The race of our time
Published Tuesday, March 31, 2015 in the New Brunswick Telegraph Journal and the Fredericton Daily Gleaner.
Years ago, I remember listening to a radio documentary that reconstructed the dramatic final moments in the control room of the Chernobyl nuclear power plant in Kiev, Ukraine on April 26, 1986. That re-enactment came to mind recently as I read two news stories: one about accelerating melting of Antarctic ice, and the other about the incredible strides being made in renewable energy technology.
According to the radio dramatization, the final seconds in the Chernobyl control room came down to a race between two opposing factors: one, an unstable nuclear reactor about to surge out of control and the other, the plant’s control rods being lowered into the reactor in time to prevent a catastrophe.
As the reactor began its ominous surge, the operators suddenly realized what was happening and a switch was thrown to lower the control rods – but the process would take several seconds. Would they descend in time to stave off disaster?
Alas, had that switch been thrown mere seconds earlier, Chernobyl might still be an unknown, ordinary place in Ukraine. Instead, we know it as the site of the world’s most devastating nuclear accident ever.
So what two stories brought this narrative to mind?
The first was about the Totten Glacier in Antarctica: it seems to be thinning and melting much faster than previously thought. The glacier’s vast half-million square kilometre catchment area contains enough water to raise sea levels worldwide more than three meters.
The second was an optimistic overview of the revolution that’s happening right now in renewable energy. Technologies are advancing at lightning speed, costs are dropping much faster than expected and installations around the world are exceeding all forecasts. In Bangladesh, solar panels are installed on a home every thirty seconds. In China, a new wind turbine is erected every hour.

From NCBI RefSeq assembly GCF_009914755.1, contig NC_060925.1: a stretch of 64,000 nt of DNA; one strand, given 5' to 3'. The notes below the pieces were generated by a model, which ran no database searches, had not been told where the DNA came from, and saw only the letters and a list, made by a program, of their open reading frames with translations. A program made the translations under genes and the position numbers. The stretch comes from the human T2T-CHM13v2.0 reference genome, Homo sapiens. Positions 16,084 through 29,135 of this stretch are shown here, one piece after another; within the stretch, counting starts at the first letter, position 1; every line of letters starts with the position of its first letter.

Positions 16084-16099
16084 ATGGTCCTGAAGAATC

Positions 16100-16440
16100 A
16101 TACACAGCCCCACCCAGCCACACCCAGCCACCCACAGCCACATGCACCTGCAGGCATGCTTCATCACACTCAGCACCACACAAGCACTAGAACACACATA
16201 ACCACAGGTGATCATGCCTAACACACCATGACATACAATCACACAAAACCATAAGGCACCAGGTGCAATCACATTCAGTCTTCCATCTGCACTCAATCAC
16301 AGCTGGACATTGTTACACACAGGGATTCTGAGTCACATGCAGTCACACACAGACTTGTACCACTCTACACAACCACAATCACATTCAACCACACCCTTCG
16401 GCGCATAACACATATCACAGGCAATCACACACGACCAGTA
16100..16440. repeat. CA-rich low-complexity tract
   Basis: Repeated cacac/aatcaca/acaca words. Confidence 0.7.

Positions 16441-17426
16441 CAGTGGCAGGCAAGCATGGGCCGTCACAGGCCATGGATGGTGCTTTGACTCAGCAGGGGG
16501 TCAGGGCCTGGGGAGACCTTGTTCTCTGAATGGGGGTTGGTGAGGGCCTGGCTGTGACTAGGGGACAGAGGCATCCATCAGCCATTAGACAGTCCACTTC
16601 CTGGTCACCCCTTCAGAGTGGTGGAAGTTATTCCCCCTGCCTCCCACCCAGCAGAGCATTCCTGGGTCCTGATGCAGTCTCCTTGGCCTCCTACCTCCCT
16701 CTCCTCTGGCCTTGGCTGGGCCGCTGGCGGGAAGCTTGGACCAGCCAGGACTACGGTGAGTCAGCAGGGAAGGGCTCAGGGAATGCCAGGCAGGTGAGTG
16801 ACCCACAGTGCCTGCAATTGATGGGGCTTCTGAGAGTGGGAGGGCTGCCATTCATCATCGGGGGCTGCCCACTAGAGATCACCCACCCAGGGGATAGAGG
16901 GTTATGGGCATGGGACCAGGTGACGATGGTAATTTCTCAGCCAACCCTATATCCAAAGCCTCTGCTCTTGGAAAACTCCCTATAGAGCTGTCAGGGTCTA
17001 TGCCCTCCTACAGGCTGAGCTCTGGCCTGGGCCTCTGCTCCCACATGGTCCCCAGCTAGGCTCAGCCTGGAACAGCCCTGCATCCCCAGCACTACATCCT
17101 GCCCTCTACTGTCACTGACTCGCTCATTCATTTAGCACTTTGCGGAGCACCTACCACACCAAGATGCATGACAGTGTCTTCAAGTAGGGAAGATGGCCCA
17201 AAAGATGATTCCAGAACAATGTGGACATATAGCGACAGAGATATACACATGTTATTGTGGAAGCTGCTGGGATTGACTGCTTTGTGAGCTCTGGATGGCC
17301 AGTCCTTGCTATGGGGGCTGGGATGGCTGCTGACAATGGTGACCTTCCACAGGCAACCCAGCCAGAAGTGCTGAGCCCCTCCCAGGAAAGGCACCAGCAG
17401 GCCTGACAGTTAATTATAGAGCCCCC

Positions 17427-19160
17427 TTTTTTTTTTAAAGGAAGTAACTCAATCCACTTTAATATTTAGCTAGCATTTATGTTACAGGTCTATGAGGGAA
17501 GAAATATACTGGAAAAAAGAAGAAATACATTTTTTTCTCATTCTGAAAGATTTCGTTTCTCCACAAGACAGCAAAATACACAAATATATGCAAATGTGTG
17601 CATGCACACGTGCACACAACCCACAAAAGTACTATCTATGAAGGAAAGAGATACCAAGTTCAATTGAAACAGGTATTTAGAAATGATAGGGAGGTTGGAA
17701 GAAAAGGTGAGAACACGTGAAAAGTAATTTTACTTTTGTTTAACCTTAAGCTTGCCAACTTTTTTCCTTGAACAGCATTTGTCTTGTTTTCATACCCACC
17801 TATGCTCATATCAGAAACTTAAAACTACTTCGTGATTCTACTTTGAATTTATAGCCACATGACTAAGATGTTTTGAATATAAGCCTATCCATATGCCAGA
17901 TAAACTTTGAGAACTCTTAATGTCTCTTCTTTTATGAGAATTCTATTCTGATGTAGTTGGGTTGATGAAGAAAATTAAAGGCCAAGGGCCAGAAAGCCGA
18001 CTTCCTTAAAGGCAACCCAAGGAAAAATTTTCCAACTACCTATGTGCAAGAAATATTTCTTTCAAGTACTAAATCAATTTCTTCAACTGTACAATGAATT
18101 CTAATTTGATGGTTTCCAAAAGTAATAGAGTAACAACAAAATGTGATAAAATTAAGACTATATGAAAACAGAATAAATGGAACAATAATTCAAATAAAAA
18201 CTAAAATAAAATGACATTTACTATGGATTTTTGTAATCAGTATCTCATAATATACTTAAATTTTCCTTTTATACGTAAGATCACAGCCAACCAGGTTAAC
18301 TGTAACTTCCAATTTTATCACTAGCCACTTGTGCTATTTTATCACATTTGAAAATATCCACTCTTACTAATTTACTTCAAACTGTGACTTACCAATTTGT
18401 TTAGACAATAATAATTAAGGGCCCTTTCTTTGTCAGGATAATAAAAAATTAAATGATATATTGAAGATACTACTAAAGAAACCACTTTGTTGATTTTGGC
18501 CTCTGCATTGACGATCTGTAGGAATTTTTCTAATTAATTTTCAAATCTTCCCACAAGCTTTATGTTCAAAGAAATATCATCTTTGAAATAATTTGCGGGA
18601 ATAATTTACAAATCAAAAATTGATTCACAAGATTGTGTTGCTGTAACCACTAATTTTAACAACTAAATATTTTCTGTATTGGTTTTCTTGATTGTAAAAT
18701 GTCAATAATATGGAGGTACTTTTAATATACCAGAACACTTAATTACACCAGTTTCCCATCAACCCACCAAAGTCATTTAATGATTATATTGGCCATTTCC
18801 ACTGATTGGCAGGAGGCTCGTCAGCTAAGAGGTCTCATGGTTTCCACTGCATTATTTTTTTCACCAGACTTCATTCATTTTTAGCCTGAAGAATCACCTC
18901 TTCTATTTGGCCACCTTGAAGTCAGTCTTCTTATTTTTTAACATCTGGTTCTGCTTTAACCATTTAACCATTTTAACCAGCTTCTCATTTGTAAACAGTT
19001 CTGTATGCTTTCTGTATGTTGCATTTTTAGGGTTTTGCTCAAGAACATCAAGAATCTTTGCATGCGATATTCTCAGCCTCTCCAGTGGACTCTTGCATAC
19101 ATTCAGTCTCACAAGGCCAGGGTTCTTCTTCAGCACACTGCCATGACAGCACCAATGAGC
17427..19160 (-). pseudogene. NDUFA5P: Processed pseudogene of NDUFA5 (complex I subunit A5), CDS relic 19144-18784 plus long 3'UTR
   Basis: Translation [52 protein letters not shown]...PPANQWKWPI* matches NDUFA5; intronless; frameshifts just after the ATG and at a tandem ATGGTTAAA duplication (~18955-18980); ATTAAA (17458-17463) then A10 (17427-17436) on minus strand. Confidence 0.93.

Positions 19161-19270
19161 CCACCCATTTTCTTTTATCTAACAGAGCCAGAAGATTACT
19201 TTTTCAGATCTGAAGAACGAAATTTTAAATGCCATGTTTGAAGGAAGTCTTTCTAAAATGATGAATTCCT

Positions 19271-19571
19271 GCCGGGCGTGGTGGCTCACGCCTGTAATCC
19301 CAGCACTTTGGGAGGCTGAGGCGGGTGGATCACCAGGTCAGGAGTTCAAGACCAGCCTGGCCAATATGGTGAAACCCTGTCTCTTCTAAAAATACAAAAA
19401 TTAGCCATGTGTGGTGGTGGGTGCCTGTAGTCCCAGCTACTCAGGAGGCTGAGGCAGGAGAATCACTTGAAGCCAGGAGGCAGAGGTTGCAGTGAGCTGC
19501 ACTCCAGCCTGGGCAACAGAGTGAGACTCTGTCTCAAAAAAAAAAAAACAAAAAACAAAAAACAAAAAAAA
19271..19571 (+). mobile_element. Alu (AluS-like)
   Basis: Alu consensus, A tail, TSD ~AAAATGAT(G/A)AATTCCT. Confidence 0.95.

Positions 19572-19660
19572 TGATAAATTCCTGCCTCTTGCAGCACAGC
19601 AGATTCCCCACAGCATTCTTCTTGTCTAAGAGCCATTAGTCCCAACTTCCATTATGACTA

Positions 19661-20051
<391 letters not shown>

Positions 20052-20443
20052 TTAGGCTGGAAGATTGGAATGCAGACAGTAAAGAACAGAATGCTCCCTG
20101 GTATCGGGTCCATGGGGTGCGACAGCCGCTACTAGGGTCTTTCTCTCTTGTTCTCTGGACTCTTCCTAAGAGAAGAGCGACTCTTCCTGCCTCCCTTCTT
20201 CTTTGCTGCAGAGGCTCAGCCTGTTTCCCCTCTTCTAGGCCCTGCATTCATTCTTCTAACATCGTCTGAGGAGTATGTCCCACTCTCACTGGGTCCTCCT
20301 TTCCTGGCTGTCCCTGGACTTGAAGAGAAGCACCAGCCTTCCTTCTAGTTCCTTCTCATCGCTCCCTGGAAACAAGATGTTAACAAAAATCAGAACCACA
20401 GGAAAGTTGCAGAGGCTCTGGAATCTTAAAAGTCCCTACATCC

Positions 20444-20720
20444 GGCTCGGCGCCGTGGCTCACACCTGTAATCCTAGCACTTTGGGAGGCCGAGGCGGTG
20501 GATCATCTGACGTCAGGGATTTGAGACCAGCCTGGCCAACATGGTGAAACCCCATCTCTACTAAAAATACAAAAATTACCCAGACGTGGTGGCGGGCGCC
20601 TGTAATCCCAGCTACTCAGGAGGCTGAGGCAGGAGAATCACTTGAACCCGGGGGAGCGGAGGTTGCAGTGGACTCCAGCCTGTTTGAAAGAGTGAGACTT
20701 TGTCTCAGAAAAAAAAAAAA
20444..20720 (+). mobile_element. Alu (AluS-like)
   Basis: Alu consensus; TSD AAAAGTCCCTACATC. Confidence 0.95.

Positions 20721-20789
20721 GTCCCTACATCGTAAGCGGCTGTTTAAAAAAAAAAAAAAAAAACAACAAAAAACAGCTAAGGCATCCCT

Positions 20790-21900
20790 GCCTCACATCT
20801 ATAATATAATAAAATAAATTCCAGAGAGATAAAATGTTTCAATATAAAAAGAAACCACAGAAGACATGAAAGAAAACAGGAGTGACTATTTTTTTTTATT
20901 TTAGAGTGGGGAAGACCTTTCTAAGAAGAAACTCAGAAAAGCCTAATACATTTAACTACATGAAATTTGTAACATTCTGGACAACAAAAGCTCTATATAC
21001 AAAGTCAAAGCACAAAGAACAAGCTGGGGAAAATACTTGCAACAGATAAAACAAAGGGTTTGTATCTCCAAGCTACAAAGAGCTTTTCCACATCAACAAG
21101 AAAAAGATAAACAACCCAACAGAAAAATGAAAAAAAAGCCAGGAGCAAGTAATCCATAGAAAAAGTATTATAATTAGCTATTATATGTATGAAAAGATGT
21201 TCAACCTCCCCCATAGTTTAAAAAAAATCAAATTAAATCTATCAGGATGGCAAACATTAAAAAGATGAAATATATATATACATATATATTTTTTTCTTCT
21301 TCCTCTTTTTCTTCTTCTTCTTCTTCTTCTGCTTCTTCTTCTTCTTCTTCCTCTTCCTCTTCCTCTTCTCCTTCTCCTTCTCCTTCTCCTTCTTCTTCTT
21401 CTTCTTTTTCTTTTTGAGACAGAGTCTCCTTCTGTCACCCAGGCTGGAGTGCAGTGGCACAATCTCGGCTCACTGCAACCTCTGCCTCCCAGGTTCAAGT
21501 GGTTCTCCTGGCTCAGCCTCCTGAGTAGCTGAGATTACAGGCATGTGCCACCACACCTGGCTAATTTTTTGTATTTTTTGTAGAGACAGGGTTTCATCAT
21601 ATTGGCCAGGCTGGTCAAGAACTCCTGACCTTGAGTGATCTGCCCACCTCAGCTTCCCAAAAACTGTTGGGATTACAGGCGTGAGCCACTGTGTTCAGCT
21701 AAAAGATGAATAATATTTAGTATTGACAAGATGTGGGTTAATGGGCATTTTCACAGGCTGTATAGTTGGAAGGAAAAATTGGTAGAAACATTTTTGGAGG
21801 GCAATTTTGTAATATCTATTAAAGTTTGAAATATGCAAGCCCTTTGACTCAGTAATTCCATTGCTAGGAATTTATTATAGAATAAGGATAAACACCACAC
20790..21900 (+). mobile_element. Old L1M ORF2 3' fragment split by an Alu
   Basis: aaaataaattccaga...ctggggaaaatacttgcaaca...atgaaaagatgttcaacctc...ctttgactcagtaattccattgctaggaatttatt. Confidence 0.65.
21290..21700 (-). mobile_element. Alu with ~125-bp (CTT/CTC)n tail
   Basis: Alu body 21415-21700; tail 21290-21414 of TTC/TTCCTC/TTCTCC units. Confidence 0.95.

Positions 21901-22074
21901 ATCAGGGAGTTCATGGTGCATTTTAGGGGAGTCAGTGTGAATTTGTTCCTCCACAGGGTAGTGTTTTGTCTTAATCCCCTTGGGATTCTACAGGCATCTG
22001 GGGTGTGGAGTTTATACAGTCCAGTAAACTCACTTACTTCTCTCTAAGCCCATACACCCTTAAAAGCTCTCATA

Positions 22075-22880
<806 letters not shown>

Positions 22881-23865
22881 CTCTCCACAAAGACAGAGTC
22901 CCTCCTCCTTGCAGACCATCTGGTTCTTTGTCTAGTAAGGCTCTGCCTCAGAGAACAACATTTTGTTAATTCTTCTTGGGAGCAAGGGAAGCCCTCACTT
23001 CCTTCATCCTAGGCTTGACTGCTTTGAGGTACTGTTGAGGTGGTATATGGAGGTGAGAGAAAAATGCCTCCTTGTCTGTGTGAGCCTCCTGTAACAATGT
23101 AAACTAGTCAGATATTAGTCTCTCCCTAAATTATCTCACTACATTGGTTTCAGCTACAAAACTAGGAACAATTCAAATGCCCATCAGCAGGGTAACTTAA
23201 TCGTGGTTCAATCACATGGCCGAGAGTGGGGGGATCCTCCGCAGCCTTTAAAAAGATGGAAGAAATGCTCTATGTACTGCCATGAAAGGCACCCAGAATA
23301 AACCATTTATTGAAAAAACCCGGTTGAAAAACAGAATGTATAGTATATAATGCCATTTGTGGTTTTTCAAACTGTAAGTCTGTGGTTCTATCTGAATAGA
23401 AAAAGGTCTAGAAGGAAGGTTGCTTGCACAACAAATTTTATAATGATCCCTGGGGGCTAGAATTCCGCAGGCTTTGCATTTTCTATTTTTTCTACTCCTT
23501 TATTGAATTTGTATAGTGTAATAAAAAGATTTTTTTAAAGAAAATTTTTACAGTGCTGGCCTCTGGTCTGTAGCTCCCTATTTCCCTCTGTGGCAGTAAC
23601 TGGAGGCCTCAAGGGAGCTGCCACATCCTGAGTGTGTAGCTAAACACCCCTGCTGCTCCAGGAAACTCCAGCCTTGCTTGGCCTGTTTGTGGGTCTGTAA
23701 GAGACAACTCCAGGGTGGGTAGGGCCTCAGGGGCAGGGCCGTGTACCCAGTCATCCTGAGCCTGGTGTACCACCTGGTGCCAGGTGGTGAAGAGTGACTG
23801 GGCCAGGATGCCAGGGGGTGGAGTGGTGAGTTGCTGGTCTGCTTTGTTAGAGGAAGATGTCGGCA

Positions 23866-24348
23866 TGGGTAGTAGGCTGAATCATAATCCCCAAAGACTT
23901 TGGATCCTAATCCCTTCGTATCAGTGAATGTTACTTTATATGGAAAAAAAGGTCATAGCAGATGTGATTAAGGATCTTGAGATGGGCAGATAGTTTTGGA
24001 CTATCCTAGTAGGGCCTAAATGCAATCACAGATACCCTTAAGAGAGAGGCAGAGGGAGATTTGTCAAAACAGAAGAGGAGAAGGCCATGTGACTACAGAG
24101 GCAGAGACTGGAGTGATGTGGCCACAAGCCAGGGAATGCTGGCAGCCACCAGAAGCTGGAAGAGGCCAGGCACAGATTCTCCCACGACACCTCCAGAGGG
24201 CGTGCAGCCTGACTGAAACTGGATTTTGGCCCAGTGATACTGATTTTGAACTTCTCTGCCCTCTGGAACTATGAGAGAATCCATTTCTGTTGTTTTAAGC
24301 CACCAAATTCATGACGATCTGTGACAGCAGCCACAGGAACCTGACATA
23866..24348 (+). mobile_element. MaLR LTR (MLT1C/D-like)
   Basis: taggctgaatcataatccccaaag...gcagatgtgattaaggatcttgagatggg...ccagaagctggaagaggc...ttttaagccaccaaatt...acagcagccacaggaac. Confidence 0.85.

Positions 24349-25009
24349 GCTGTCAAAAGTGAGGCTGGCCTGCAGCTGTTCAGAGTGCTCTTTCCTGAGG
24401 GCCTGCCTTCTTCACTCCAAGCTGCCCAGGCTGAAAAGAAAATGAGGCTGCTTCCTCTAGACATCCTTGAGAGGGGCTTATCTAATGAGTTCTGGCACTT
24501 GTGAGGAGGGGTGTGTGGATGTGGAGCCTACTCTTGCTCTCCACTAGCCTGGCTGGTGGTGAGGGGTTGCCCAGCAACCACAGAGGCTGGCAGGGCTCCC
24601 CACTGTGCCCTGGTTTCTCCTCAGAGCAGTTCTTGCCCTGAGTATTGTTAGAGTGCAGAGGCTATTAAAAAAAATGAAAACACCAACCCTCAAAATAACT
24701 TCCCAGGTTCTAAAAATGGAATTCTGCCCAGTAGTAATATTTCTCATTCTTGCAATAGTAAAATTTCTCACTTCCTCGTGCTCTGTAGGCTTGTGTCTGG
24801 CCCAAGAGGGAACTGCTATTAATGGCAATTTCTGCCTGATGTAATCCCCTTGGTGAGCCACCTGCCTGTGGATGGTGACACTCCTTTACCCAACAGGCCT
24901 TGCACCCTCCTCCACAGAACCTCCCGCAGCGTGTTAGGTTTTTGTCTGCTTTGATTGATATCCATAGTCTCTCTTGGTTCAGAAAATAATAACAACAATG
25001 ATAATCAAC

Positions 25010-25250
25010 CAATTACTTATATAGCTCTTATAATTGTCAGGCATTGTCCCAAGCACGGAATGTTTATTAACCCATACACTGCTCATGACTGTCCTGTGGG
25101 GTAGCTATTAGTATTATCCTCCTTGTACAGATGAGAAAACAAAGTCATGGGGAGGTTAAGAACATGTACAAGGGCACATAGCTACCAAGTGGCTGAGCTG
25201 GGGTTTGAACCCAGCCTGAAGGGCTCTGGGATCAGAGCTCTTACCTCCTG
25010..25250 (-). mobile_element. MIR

One story about a climate on the verge of sliding out of control, the other about the technology that can prevent that from happening. A bit like the race between the nuclear reactor and the control rods.
In a traditional Cherokee legend, an elderly brave tells his grandson about the battle that goes on within every person.
He explains that there are two wolves inside each of us, continuously in conflict. One is evil: it is anger, jealousy, resentment, greed, arrogance and lies. The other is good: it is serenity, contentment, love, generosity, humility and truth.
The grandson thinks for a minute, then asks, “Which one wins?”
The old man answers simply, “The one we feed.”
So… which will we feed?
The shrinkage of the Totten Glacier is just the latest rumble of a changing climate. January was the second hottest on record; so was February. Earlier this month, the ice cap over the Arctic Ocean reached its annual winter maximum size – except that this year that maximum was the smallest on record. There’s growing evidence that melting Arctic ice is causing a wonkier-than-normal jet stream, which in turn is causing more weather extremes.
Yet globally, greenhouse gas emissions from our consumption of oil, coal and natural gas continue to climb every year. Fossil fuels are a hard habit to break; they’re the evil wolf.
At the same time, solar panels cost a fraction of what they did just a few years ago. Wind turbines are becoming cheaper and more efficient. Tidal and wave energy technologies are on the cusp of breakthroughs. Collectively, they’re the good wolf.
So which will win – the evil wolf that’s ruining our climate, or the good wolf that can prevent that from happening? The choice is ours – it will be whichever we feed.